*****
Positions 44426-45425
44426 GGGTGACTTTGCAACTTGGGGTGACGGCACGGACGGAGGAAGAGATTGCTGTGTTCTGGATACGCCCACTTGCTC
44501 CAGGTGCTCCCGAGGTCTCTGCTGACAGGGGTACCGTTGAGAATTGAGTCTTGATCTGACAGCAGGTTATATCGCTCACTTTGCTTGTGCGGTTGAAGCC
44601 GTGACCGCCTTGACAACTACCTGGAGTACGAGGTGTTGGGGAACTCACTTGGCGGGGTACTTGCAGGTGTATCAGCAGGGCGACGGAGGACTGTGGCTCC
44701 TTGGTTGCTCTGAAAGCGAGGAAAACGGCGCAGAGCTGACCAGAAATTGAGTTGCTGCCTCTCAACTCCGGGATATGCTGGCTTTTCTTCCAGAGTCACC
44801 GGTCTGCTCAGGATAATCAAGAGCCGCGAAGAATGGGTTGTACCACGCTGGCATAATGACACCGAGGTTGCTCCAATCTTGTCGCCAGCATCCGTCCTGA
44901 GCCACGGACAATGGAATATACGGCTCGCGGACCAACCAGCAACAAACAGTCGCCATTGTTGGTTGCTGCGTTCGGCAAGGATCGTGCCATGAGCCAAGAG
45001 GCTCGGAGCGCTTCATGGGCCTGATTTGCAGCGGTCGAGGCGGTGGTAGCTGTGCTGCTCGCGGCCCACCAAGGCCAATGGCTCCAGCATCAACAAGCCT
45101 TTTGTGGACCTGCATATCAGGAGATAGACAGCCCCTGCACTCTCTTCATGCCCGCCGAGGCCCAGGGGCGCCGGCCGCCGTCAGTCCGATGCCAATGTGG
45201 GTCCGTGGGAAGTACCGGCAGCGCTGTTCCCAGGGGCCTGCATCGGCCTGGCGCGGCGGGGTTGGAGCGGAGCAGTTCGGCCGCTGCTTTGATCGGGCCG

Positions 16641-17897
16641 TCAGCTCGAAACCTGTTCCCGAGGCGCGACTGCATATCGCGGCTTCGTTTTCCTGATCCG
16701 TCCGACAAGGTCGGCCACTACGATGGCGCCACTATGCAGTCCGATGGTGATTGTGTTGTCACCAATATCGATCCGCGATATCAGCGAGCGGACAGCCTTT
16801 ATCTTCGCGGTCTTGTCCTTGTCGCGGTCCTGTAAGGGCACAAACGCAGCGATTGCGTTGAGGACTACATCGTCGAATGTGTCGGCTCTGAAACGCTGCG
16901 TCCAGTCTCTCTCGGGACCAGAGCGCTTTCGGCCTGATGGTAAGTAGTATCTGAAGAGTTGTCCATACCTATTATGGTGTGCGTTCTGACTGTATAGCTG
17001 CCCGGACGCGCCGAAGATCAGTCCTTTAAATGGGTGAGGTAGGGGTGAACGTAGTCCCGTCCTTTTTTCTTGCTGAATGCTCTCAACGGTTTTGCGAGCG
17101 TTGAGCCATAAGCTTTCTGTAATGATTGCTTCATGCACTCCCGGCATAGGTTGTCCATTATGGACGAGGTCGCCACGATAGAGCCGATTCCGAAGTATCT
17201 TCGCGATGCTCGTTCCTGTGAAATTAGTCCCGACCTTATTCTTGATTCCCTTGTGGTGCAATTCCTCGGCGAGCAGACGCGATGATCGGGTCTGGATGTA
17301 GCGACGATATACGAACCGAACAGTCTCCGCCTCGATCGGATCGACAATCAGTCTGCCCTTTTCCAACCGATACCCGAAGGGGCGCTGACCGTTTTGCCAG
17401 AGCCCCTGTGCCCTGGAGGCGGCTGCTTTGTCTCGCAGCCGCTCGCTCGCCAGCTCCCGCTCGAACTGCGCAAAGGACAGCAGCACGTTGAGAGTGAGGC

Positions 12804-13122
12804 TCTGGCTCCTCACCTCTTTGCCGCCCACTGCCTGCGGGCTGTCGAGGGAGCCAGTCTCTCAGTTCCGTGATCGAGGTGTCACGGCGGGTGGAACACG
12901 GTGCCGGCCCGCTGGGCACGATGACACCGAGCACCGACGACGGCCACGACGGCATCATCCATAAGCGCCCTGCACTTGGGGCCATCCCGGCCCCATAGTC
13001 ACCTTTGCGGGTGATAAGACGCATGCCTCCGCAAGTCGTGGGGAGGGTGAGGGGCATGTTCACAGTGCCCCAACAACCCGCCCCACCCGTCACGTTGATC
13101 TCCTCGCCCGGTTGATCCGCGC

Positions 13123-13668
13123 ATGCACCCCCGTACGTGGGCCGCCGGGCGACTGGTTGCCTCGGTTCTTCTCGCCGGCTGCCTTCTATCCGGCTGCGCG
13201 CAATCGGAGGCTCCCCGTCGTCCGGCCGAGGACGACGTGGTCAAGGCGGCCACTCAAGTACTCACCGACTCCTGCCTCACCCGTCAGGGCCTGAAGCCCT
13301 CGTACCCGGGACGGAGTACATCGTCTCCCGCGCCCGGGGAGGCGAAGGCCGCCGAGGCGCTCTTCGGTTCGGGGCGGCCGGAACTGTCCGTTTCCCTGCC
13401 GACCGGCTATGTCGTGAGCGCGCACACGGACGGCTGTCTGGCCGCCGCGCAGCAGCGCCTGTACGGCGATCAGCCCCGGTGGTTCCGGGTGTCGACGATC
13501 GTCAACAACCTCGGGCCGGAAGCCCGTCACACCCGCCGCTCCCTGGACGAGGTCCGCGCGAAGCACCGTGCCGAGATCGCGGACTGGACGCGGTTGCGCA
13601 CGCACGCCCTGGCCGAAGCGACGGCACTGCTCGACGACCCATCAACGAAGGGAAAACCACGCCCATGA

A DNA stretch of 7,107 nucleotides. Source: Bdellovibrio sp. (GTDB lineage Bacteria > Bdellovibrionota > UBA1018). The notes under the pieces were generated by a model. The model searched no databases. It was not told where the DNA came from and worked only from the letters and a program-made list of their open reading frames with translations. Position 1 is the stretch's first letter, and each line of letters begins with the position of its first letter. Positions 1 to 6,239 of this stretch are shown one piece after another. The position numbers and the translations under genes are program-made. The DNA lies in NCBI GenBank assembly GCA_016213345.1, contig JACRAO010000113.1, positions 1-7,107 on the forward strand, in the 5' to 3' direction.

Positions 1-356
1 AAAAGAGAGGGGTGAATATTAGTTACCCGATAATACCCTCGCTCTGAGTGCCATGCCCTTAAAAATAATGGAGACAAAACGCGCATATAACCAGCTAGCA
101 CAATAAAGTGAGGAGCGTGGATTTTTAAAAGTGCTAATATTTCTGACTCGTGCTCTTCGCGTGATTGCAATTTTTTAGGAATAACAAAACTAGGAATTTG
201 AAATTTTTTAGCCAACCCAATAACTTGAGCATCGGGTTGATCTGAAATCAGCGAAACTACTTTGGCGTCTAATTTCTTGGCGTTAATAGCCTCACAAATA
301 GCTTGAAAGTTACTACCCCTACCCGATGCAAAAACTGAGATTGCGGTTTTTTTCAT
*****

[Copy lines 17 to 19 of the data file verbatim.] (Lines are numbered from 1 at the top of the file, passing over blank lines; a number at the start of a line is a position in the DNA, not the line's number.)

17101 TTGAGCCATAAGCTTTCTGTAATGATTGCTTCATGCACTCCCGGCATAGGTTGTCCATTATGGACGAGGTCGCCACGATAGAGCCGATTCCGAAGTATCT
17201 TCGCGATGCTCGTTCCTGTGAAATTAGTCCCGACCTTATTCTTGATTCCCTTGTGGTGCAATTCCTCGGCGAGCAGACGCGATGATCGGGTCTGGATGTA
17301 GCGACGATATACGAACCGAACAGTCTCCGCCTCGATCGGATCGACAATCAGTCTGCCCTTTTCCAACCGATACCCGAAGGGGCGCTGACCGTTTTGCCAG